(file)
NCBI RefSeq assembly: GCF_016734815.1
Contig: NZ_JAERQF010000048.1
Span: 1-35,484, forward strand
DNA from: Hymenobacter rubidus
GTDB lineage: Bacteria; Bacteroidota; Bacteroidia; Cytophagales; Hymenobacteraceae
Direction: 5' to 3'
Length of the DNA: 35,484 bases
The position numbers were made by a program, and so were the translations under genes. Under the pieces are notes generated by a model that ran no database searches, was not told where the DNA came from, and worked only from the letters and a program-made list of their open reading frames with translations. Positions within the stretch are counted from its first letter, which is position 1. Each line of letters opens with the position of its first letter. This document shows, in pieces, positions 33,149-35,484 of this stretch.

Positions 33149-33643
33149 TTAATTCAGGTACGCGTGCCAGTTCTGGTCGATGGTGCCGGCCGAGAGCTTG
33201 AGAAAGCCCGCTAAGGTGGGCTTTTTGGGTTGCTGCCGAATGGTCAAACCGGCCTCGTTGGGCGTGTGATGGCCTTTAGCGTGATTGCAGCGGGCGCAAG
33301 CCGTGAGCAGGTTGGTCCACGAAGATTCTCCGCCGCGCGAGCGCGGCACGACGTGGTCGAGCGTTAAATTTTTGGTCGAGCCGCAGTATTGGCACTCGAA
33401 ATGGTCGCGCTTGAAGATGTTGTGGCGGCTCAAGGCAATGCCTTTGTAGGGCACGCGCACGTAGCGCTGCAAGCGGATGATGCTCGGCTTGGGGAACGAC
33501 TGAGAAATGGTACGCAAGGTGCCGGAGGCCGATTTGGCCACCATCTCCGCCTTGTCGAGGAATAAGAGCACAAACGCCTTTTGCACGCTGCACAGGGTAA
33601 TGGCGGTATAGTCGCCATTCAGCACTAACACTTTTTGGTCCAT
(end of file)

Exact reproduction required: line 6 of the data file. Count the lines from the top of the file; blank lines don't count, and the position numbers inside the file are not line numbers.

Direction: 5' to 3'